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Latino Daily News

Friday May 4, 2012

Female Journalists Facing Greater Danger in Mexico

Female Journalists Facing Greater Danger in Mexico

Photo: Journalism in Mexico

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Female journalists are increasingly becoming victims of violence associated with organized crime and corruption in Mexico, where more than 75 media workers have been killed since 2000.

“Women are now starting to become victims of the killings and disappearances too,” Mexican journalist Elvira Garcia said in an interview with Efe Thursday to mark World Press Freedom Day.

The author of a book about muckraking female journalists said she firmly believes that women are currently “the ones doing the best journalism in Mexico.”

“It might seem like a rash statement but I’ll stand by it,” Garcia, a journalist with 40 years of experience, added.

Her book includes interviews and profiles of 14 women who fulfill dual roles as “citizens and journalists” and are capable of reconciling their personal and professional lives while producing work of the highest quality.

“They don’t use journalism so their faces or their voices or their names become famous. They use it as a tool to unearth the truth and corruption,” Garcia said.

Unlike their male colleagues who “live more like journalists wielding power from the ‘fourth estate,’” they are reporting important stories such as corruption at state oil company Pemex and the suffering of families of the tens of thousands of victims of Mexico’s drug war.

Marcela Turati, Anabel Hernandez, Blanche Petrich, Dolia Estevez and Stella Calloni are professionals who at one time or another have suffered political, judicial or sexual harassment or an attempt to prevent them from exercising their right to freedom of expression, Garcia said.

She added that these women are dedicated to “trying to open the Pandora’s boxes” and when they do “we find a ton of badly managed things.”

Women reporters play “such an important” role in Mexico that now “they’re in all areas of journalism, including those traditionally occupied by men, such as the crime beat,” Garcia said.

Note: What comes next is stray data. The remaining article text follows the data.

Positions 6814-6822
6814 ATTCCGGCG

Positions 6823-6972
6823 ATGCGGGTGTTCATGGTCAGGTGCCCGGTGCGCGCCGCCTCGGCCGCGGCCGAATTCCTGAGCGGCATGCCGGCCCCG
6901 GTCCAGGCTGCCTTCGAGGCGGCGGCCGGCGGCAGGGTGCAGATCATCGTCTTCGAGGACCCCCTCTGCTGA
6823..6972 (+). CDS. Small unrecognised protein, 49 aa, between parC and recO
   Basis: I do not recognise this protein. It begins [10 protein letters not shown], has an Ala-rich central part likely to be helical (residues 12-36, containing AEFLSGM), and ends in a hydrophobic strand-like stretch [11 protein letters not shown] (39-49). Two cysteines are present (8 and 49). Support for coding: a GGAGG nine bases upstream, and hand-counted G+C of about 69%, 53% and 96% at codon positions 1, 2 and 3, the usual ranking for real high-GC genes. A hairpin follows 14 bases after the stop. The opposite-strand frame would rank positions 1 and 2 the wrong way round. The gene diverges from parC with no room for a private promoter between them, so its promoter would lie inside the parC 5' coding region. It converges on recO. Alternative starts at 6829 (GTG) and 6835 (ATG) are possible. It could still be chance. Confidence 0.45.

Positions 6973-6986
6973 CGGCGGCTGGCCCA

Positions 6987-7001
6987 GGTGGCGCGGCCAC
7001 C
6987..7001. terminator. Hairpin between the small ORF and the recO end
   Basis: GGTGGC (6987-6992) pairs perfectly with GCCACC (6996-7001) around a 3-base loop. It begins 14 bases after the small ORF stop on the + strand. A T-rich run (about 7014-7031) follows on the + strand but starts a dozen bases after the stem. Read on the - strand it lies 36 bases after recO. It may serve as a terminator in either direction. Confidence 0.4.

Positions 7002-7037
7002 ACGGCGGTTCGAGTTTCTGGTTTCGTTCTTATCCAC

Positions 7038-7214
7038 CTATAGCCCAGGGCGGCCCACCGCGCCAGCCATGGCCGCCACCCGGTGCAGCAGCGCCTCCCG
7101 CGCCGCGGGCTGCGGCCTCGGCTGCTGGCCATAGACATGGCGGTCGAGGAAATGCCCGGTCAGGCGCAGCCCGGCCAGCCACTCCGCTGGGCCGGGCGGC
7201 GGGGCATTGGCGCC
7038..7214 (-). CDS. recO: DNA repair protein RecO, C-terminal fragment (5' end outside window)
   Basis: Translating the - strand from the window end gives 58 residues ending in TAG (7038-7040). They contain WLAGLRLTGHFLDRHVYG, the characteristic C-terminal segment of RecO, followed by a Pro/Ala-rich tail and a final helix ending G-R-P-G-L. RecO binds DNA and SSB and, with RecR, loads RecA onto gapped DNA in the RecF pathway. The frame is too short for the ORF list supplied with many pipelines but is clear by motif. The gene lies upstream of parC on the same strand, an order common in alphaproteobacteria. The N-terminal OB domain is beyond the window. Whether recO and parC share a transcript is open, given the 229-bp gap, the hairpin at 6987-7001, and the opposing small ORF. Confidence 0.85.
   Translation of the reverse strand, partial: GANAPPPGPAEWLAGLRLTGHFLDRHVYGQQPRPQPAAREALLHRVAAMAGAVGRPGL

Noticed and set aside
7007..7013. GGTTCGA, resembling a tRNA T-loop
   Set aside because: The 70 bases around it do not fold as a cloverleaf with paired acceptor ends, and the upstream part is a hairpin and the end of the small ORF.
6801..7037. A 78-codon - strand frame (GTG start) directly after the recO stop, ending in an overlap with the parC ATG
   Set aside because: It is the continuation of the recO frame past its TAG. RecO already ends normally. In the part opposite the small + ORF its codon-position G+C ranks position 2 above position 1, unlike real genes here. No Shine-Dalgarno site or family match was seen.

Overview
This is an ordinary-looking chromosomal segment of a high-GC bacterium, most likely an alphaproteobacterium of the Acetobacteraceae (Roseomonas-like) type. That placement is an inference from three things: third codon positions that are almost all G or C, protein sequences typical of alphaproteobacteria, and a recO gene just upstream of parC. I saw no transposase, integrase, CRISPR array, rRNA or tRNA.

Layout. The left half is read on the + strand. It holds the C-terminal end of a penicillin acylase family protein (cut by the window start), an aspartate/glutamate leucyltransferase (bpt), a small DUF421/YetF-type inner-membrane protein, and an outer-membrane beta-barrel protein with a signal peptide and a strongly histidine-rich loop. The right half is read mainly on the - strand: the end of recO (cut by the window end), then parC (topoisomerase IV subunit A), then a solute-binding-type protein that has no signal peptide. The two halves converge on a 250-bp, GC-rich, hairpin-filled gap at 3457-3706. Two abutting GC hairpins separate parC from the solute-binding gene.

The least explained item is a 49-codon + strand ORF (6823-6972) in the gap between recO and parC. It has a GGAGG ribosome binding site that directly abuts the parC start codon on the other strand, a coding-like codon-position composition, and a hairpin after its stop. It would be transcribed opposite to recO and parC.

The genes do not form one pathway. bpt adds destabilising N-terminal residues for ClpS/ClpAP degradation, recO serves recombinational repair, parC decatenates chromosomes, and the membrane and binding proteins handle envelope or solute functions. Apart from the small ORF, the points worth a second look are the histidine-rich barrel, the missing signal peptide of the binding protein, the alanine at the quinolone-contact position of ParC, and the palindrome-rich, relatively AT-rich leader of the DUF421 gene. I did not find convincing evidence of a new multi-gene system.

The author recalled that the first disappearance of a female reporter occurred on Nov. 19, 2009, in the western state of Michoacan, saying the journalist, Maria Esther Aguilar Cansimbe, remains missing after revealing ties between municipal authorities and drug traffickers.

The independent National Human Rights Commission, Mexico’s equivalent of an ombud’s office, has documented nearly 80 killings of journalists and media workers from 2000 to the present in Mexico, one of the world’s most dangerous countries to exercise this profession.

The most recent victims of violence against the media were two male photojournalists, Gabriel Huge and Guillermo Luna, whose bodies were found dismembered Thursday and bearing signs of torture in the Gulf coast port of Veracruz, officials confirmed.

Those deaths brought to seven the number of reporters killed in Veracruz state since Gov. Javier Duarte took office in December 2010.

The victims over the past 12 years also include female Indians Teresa Bautista and Felicitas Martinez, who were killed in the southern state of Oaxaca on April 7, 2008; Maria Elvira Hernandez Galeana, slain on June 28, 2010; and Yolanda Ordaz de la Cruz, who was murdered on July 26, 2011.

The most recent female victim was Regina Martinez, a reporter for the weekly Proceso who was found dead Sunday in Xalapa, Veracruz, the author said, urging journalists to pressure authorities to solve the crime.